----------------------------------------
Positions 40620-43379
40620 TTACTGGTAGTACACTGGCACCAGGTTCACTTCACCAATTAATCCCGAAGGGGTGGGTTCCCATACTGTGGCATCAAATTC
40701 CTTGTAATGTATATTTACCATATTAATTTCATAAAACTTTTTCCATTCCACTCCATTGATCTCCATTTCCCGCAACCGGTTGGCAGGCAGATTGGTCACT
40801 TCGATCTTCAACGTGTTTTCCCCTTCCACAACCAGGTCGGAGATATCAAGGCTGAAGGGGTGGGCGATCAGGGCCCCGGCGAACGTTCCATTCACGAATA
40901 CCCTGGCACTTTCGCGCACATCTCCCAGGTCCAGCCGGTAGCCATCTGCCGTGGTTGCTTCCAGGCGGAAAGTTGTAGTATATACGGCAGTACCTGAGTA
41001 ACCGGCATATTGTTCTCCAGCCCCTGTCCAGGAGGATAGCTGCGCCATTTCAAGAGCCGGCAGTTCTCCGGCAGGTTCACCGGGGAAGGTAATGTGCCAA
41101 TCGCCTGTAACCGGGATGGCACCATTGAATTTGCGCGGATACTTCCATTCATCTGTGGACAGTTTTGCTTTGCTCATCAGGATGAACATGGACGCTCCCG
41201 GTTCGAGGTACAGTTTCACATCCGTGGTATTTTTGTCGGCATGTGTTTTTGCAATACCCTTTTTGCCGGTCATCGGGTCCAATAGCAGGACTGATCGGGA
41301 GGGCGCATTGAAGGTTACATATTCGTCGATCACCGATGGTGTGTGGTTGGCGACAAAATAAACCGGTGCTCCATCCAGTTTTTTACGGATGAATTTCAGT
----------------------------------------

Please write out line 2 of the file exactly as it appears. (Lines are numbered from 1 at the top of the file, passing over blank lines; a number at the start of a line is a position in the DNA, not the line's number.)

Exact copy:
40620 TTACTGGTAGTACACTGGCACCAGGTTCACTTCACCAATTAATCCCGAAGGGGTGGGTTCCCATACTGTGGCATCAAATTC